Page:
Campbell, who was commissioner of New Jersey’s Environmental Protection Department from 2002 to 2006, was Jackson’s boss before she came to Washington. Campbell currently heads a private law and consulting practice focused on environment, energy, and entrepreneurship in New York, but his résumé does include extensive experience in Washington.
Before his work in the New Jersey department, Campbell served as EPA regional administrator for the Mid-Atlantic region, enforcing federal environmental laws in five states and the District of Columbia. He also spent five years in the Clinton administration as associate director of the White House’s Council on Environmental Quality.
McGinty, former head of Pennsylvania’s Department of Environmental Protection, is considered to be another potential nominee for Jackson’s post. McGinty began as a protégé of former Vice President and current environmental activist Al Gore, serving as his aide when he was in the Senate. She accompanied Gore to the White House and became the first woman to chair the White House Council on Environmental Quality and founded and headed the White House Office on Environmental Policy.
McGinty’s experience in climate protection has earned her respect among many in the environmental community, but she has also been praised for her record in working with industry and utilities in Pennsylvania. She is the founding partner at Peregrine Technology Partners, a firm focused on the commercialization of clean technologies. McGinty is also a director at wholesale power company NRG Energy.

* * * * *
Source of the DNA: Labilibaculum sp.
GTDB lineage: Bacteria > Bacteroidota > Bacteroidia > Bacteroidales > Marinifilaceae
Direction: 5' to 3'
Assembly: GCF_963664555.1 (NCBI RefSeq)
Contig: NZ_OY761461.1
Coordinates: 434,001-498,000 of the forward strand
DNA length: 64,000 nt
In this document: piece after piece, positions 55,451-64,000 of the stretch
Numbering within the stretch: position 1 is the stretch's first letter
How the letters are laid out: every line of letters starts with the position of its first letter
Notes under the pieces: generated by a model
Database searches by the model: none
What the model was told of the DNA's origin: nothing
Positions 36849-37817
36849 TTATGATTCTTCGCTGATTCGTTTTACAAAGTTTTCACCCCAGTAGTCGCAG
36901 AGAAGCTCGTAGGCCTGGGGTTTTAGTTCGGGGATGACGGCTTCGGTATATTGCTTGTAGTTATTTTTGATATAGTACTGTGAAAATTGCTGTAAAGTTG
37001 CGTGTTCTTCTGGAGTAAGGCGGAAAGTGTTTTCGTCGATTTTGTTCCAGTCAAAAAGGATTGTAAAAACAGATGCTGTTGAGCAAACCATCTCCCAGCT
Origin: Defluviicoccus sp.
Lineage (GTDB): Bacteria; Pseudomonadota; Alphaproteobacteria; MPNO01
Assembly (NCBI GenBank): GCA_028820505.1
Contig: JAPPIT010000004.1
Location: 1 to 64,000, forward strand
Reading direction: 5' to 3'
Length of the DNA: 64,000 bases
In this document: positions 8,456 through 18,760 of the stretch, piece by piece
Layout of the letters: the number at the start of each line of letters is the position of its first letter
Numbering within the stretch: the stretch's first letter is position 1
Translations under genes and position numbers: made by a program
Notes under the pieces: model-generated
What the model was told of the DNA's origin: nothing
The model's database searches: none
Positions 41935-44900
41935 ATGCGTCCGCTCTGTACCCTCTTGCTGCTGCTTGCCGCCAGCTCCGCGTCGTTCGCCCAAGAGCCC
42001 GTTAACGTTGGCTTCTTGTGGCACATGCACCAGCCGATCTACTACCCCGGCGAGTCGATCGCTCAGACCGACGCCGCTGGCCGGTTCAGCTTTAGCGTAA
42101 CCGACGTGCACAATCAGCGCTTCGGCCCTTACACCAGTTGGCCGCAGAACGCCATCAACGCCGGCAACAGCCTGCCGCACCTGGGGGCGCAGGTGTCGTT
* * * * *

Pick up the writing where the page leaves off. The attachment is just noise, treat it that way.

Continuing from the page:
Zichal, the White House’s top aide on energy and climate issues, is a popular choice among some environmental groups. She has been in the Obama administration since 2009, serving as deputy to Obama’s top climate and energy policy aide, Carol Browner. Zichal took over upon Browner’s departure in early 2011, when officials said they would bring the energy office and the Office of Health Reform under the umbrella of the Domestic Policy Council. Zichal spent more than eight years working on Capitol Hill in three different congressional offices, including as legislative director for Sen. John Kerry, D-Mass. She also served as a top energy and environment adviser to the 2004 Kerry presidential campaign and the Obama 2008 presidential campaign.
Amy Harder contributed